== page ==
When the Dough is well kneaded, it is left to stand for some time, and then, as soon as it begins to swell, it is divided into loaves. After this process it is again left to stand, when it once more swells up, and manifests for the last time the symptoms of fermentation. It is then put into a hot oven, where the water contained in the dough is partly evaporated, and the loaves swell up again, while a yellow crust begins to form upon the surface. When the bread is sufficiently baked, the bottom crust is hard and resonant if struck with the knuckles, and the crumb is elastic, rising again in its place if pressed with the fingers. It will take from 30 to 45 minutes to bake in an ordinary oven, according to the size of the loaves, but a full 2-lb. loaf will never bake in less than 45 minutes, and if the oven is not over-hot a much longer time is necessary.
New Bread.—One word as to the unwholesomeness of new bread and hot rolls. When bread is taken out of the oven it is full of moisture; the starch is held together, and the bread, instead of being crushed so as to expose each grain of starch to the saliva, is formed by the teeth into leathery, poreless masses, which are highly indigestible. Bread should always be at least a day old before it is eaten; and, if properly made, and kept in a cool place, ought to be perfectly soft and palatable at the end of 3 or 4 days; and so firmly was this believed to be the case, that an Act of Parliament was once passed making it illegal to sell bread that was less than 24 hours old.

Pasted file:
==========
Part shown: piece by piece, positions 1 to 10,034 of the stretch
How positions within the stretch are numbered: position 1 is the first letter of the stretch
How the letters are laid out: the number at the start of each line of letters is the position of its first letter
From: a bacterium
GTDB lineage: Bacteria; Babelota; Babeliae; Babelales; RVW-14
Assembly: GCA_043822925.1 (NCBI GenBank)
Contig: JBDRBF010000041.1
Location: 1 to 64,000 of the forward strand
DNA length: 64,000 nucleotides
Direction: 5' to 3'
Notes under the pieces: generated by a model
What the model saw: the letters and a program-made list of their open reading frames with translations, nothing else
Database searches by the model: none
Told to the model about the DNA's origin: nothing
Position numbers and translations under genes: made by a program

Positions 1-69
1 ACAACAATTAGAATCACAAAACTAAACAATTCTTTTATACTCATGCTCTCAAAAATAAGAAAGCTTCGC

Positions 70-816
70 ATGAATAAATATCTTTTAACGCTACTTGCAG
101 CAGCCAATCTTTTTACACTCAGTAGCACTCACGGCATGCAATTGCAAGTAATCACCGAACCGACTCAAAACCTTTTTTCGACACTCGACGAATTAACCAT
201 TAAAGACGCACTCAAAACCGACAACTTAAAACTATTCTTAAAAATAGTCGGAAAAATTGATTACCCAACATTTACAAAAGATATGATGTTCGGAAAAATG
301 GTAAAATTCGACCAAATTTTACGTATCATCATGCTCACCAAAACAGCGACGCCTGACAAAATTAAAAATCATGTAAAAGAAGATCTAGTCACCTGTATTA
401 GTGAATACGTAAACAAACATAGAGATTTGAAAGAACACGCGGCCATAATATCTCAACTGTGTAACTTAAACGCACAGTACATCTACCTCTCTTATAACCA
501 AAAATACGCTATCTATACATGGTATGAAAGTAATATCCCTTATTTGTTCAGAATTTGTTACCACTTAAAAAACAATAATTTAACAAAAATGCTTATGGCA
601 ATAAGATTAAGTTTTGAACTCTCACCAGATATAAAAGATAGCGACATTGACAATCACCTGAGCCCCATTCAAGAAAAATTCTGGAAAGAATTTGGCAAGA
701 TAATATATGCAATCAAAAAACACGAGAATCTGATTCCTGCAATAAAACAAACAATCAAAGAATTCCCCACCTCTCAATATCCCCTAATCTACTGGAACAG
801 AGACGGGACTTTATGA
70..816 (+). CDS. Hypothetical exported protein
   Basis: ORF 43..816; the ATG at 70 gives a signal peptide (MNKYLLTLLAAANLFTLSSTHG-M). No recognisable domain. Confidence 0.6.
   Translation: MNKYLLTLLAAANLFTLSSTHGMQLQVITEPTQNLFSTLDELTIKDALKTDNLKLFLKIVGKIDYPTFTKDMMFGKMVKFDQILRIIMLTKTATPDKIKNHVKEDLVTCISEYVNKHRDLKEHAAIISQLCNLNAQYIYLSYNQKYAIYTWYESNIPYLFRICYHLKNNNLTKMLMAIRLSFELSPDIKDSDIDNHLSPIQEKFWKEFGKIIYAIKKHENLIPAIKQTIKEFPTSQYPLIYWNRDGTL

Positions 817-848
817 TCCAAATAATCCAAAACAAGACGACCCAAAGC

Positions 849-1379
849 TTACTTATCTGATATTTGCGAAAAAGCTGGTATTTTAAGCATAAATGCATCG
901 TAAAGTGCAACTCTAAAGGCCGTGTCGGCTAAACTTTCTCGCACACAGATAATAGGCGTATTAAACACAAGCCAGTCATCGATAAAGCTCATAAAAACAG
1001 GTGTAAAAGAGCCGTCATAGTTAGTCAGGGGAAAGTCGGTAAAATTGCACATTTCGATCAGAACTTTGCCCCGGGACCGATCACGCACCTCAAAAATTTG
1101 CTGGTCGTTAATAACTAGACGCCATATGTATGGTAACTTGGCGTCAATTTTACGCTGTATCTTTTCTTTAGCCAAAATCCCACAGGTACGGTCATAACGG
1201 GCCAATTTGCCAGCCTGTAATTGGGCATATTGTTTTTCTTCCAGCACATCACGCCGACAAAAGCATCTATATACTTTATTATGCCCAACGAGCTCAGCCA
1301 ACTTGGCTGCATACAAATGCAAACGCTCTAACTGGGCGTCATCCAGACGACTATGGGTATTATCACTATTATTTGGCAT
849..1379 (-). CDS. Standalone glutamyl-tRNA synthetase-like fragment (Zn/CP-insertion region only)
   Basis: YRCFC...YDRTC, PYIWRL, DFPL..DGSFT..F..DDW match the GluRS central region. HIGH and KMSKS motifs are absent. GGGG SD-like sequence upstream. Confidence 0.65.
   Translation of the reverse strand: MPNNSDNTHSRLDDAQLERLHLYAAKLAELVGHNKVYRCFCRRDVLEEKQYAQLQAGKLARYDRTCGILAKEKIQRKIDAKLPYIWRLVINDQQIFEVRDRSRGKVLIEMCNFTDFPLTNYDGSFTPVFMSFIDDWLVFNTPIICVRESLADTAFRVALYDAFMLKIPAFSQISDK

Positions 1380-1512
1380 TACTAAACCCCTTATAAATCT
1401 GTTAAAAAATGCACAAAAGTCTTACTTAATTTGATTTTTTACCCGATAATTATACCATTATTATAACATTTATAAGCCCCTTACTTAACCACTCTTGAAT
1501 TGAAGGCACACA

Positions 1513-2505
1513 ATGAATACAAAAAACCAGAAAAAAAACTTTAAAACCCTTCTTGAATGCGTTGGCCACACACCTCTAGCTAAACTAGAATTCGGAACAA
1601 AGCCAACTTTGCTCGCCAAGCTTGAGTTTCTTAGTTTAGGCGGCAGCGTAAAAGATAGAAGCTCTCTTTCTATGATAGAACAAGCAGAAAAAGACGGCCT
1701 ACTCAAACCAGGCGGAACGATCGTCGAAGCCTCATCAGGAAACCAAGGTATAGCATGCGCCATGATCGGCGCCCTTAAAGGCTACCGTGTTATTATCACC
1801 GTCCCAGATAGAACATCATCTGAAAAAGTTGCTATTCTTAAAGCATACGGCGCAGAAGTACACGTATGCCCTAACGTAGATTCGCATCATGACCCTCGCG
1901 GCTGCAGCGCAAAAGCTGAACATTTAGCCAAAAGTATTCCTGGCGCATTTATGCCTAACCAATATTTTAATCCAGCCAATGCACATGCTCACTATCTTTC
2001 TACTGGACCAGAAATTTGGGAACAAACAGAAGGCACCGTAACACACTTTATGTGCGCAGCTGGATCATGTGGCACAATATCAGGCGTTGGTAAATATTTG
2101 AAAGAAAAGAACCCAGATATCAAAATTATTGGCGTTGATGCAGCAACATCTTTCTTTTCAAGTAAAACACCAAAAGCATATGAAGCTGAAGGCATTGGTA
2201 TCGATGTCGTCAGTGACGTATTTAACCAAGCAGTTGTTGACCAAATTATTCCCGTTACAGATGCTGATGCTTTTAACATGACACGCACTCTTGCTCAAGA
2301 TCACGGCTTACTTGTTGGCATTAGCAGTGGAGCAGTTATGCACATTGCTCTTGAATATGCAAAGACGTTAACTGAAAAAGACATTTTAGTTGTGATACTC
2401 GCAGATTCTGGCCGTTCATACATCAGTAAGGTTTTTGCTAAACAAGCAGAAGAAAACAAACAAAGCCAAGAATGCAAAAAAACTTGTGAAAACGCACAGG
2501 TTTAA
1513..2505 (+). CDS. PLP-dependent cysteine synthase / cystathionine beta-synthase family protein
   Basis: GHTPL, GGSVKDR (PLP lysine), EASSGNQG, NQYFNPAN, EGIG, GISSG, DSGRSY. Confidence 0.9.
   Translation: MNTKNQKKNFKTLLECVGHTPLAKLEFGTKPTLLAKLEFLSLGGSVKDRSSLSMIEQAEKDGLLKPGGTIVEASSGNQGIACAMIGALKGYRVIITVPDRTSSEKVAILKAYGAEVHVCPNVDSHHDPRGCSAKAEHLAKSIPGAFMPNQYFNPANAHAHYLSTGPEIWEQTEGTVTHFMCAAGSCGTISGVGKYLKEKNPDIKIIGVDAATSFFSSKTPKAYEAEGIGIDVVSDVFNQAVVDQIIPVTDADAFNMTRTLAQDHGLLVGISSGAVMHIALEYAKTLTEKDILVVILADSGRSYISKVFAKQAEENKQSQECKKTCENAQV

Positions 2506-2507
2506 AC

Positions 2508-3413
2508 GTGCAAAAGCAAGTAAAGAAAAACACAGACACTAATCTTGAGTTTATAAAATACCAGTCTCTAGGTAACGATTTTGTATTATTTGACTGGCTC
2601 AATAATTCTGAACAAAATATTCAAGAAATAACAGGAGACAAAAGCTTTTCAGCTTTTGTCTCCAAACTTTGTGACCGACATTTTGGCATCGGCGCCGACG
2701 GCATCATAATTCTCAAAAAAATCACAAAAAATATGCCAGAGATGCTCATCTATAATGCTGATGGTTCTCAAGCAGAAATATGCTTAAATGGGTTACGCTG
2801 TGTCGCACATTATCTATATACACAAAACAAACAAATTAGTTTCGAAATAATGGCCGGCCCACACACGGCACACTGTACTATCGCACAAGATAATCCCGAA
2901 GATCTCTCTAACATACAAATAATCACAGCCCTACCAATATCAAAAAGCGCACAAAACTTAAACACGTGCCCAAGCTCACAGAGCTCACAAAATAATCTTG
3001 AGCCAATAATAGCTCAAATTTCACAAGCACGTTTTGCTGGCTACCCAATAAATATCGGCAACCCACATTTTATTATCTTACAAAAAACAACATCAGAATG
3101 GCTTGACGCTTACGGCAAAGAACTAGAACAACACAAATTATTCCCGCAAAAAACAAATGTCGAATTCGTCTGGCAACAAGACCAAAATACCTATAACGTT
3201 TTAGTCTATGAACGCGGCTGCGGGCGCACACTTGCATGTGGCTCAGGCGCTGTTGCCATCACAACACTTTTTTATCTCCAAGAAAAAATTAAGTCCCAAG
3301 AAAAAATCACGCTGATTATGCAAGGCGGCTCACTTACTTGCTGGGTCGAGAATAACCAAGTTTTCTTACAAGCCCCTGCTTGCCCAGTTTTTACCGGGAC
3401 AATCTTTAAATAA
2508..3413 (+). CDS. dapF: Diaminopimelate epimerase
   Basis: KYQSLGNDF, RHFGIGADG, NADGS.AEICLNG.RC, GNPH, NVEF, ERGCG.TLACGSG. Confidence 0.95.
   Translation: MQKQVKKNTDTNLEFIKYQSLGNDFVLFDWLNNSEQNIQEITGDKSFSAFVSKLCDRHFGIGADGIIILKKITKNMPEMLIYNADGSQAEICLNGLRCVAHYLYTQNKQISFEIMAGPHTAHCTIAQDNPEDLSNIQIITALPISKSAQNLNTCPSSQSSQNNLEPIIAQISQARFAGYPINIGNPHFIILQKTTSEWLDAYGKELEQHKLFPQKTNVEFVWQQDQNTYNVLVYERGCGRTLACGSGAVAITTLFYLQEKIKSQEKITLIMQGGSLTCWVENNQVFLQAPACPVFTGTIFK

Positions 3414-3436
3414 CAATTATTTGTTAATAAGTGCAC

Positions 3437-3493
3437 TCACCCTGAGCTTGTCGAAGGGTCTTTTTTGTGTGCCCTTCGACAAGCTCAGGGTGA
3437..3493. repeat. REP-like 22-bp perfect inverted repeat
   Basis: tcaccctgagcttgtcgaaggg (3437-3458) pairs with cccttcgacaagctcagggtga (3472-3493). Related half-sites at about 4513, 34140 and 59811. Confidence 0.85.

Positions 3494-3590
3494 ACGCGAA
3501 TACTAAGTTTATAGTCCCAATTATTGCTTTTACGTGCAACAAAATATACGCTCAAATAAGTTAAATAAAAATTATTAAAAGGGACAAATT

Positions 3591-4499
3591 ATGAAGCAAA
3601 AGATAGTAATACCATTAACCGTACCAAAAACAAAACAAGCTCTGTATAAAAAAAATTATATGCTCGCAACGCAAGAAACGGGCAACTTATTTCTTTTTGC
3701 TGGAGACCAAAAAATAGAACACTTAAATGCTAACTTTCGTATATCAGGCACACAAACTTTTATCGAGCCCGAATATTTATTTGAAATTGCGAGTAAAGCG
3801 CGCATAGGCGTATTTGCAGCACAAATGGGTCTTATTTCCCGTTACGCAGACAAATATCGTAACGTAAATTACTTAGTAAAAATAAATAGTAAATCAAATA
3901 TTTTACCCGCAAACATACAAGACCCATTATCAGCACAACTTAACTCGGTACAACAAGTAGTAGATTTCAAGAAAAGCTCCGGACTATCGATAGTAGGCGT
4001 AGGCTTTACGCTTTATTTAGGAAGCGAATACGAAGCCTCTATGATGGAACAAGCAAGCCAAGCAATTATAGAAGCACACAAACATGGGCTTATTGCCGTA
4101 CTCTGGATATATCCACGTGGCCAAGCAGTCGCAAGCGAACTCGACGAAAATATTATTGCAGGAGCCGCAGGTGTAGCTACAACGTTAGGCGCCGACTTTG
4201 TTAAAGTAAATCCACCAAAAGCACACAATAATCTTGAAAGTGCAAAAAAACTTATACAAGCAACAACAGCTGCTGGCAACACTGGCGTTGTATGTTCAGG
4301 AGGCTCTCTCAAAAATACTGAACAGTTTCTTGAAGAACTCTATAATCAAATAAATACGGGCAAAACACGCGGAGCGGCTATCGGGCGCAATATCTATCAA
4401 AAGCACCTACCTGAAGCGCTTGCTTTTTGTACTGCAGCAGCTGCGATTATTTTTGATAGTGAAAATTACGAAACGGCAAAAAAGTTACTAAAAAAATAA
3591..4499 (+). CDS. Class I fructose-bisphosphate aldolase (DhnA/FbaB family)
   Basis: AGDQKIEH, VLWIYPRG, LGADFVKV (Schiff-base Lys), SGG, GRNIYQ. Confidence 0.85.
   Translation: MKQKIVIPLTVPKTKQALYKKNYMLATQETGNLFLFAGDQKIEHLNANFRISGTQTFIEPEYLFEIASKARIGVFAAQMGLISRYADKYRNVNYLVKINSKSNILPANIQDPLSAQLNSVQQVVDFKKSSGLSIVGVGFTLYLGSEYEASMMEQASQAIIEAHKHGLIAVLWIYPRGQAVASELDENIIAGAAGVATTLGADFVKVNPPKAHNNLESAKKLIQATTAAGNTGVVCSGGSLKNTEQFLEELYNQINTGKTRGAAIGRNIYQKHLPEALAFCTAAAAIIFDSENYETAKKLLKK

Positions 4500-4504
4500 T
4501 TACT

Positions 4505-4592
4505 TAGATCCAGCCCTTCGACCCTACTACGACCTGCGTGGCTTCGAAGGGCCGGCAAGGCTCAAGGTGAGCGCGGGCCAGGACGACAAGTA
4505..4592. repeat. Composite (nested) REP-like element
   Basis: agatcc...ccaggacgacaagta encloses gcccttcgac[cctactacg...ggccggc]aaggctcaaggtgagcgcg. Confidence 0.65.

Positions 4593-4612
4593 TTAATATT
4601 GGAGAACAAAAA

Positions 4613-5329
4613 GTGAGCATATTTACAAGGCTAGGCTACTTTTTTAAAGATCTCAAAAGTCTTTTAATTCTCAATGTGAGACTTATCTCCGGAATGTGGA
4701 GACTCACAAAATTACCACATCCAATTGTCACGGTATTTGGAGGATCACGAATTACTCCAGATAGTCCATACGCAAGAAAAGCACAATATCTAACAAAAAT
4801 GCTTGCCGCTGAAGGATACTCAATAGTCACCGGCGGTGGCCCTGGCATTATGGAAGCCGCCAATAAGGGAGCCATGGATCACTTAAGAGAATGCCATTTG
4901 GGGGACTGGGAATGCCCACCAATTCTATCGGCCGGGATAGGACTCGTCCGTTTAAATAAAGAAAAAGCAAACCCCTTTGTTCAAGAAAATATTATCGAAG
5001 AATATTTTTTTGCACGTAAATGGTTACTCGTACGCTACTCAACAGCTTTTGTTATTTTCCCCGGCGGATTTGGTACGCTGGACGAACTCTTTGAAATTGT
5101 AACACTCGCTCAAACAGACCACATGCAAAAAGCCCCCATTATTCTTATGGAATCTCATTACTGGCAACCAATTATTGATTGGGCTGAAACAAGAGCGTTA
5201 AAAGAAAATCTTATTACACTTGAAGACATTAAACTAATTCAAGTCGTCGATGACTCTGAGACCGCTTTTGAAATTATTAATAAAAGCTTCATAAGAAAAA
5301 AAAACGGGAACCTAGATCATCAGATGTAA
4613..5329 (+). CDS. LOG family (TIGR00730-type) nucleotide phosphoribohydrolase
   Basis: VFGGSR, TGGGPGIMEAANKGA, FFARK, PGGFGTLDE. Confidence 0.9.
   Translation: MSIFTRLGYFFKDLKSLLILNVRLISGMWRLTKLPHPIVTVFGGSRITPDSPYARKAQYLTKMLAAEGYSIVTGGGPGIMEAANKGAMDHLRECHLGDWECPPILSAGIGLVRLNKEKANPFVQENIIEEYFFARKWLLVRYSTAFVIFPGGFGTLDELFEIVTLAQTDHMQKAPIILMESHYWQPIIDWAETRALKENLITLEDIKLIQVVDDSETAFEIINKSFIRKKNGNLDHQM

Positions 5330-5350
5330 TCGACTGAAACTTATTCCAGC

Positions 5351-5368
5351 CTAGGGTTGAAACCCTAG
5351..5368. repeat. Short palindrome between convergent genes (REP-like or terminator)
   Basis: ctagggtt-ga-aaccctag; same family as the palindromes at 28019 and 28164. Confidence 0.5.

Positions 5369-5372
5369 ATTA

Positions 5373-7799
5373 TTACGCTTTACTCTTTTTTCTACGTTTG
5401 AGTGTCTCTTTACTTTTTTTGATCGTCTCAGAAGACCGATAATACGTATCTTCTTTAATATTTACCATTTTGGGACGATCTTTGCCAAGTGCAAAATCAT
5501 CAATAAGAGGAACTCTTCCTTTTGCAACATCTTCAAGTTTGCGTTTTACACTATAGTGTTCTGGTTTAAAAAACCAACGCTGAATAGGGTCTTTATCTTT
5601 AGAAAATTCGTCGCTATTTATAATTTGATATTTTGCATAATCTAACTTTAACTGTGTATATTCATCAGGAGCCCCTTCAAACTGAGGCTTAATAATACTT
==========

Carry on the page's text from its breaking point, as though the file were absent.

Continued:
Baking-powder is largely used to vesiculate bread and cakes. The carbonic acid gas in this case is formed by the effervescence of bicarbonate of soda with some acid, usually tartaric, but sometimes hydrochloric. Many different kinds are sold, but each differs but slightly from the other. Some are coloured yellow and are known as egg-powder; some go by the name of yeast-powder; but the action of all is practically the same. A common recipe for home-made baking-powder is 10 ozs. of ground rice, 9 ozs. of carbonate of soda, 5 ozs. of tartaric acid, well mixed and sifted together; the rice is merely used to increase the bulk, and so to facilitate its mixing with the flour. If a teaspoonful of this or any other baking-powder is put in a tumbler of water, if effervesces rapidly; presently the effervescence subsides, and there remains water, with the rice undissolved, and some tartrate of soda. In the same way it effervesces in a cake, or in dough, and bubbles up exactly as in the case of the water. As the water soon subsided, so will the dough, the gas will escape, and there will remain flour, water, and tartrate of soda settled down into a solid mass. Such is the action of baking-powder on bread or pastry, if the latter is not baked at once. The whole value of the powder is lost. But if it is put in the oven while the gas is held in the dough, it will rise still further, because gas or air always expands with heat, and long before the gas escapes the dough will be baked into shape with all the bubbles in it,